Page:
Going back to the Lightning conversation, the focus was on network growth and accessibility. The creation of Lightning led to the emergence of Bitcoin Beach, a local community of opt-out citizens in El Salvador who decided that Bitcoin worked better for them than the local currency. The world began to take notice, as did the government of their home country.

Nwosu’s hopes pointed to Nigeria as he discussed the continued adoption of Bitcoin, stablecoins and altcoins in that region. The naira has become deeply inflated, losing absurd value over the past 30 years. Many people there are turning to anything that allows them to withdraw from the naira. Stablecoins like tether allow them to hold at least some amounts of currency instead of letting the government cannibalize its value, and bitcoin, along with altcoins, provide hope for creating wealth outside of their existing system. Now obviously we want the Nigerian people to be on a bitcoin standard, but their look at outside assets is the start, the spark.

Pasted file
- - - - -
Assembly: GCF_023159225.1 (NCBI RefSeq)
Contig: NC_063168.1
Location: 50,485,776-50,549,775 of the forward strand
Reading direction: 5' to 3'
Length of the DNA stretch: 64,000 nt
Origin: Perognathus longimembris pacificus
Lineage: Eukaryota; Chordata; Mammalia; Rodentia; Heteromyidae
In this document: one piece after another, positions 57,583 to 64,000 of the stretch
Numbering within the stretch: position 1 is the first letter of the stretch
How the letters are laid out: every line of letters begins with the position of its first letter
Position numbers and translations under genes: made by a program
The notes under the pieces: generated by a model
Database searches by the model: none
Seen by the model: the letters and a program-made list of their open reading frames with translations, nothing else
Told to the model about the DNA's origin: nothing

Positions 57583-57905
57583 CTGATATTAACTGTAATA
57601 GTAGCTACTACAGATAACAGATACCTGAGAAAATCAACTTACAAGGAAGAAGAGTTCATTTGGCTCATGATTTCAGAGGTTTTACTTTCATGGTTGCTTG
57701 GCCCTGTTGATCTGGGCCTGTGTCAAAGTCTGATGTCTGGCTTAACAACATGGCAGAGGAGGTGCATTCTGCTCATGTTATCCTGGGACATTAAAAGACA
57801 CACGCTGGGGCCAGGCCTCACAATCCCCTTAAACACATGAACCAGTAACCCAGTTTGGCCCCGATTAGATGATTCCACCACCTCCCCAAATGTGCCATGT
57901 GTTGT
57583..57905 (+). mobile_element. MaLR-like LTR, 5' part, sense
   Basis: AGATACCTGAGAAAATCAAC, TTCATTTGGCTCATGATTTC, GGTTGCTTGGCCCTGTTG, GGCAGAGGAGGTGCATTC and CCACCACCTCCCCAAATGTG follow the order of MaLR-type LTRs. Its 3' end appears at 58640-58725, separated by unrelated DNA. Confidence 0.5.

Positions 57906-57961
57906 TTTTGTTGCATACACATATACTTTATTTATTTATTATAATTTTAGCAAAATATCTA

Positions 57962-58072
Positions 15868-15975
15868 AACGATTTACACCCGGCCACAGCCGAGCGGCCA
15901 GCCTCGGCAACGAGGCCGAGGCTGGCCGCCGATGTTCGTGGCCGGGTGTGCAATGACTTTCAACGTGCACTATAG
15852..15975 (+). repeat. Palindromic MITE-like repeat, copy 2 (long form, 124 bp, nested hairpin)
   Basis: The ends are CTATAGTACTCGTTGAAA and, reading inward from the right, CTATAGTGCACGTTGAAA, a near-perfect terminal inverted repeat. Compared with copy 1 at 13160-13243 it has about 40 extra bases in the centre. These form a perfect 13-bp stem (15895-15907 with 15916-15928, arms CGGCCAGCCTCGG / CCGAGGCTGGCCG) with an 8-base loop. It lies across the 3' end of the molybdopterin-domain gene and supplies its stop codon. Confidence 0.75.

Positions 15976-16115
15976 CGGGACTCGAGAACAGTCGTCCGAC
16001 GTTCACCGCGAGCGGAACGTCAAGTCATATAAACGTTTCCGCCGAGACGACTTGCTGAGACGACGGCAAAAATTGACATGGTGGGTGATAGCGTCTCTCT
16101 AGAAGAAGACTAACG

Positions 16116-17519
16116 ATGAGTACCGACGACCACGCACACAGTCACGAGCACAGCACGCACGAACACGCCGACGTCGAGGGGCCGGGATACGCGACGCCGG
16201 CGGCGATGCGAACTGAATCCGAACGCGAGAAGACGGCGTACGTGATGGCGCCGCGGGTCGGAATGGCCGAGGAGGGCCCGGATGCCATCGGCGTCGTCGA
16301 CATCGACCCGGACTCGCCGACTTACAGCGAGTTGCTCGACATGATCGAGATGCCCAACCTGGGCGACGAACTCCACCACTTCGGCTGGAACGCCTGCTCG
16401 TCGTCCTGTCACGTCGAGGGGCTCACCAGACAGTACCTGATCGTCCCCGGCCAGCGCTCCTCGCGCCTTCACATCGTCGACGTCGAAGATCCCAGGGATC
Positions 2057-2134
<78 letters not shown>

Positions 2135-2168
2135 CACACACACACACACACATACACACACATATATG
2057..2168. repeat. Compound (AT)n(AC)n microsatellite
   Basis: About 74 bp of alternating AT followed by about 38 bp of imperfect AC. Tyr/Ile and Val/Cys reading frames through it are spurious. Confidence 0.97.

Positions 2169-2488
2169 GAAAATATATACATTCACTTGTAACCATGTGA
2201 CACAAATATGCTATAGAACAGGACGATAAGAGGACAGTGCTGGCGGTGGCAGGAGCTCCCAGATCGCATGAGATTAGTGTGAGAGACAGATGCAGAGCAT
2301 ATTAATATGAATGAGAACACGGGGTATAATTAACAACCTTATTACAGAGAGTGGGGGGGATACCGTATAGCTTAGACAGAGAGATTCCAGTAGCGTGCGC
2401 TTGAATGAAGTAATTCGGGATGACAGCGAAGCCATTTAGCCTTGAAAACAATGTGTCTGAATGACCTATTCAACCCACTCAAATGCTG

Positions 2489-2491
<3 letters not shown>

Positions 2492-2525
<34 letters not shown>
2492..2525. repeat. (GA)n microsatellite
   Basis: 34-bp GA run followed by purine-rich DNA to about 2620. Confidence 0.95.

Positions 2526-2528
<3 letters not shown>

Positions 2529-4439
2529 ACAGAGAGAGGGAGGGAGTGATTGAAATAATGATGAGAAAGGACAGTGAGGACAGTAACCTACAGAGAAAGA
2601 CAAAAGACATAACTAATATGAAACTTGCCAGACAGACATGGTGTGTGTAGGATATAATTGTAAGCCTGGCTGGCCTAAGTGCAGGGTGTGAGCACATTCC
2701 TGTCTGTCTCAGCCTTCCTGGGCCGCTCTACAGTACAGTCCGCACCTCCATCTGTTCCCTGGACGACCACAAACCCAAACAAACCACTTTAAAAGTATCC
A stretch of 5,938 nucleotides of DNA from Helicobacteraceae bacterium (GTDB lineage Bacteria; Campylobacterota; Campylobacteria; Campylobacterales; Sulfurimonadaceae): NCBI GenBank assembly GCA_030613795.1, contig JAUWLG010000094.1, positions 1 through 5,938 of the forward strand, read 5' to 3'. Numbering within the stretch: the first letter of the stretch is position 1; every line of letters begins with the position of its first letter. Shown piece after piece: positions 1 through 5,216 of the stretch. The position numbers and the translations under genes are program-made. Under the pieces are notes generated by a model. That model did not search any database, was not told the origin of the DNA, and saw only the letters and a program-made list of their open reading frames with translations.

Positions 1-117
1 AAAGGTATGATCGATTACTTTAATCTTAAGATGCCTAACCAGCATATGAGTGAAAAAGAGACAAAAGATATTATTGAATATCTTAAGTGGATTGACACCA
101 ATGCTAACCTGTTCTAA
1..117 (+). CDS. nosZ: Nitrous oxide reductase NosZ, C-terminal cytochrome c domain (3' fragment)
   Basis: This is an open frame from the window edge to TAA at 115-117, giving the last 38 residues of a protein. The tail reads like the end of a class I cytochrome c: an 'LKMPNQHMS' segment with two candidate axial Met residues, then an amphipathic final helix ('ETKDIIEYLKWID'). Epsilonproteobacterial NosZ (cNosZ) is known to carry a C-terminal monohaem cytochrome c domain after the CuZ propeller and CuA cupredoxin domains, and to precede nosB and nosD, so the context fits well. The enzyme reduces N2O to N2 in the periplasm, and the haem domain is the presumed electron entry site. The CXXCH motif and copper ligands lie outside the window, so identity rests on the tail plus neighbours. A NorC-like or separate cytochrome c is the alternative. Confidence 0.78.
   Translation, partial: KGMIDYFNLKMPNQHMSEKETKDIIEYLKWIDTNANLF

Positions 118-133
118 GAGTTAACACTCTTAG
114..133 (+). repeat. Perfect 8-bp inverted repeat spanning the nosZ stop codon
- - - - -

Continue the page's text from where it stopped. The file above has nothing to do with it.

Nueman spoke about Casa’s hopes to provide greater security for Casa users and to accomplish smoother on-ramps in the future. It becomes an inherent part of the conversation as we ponder the idea of ​​other countries adopting a bitcoin standard. We can see that the countries that need it the most are the ones that have the most difficulty finding an easy-to-use or accessible ramp. When the topic of adoption in these parts of the world arose, Neuman said it started with the fact that almost everyone had a smartphone of some kind, which means that’s where application layers must be, but he referred to a more granular exploration of Nwosu.

Nwosu then discussed the need to further decentralize and strengthen the network. With B Trust, one of its goals is to onboard and educate the world’s developers who are in these areas. Few people are better at designing solutions for a people than those who experience the problems themselves. As Nwosu said, “Einsteins don’t just exist in North America and Europe.”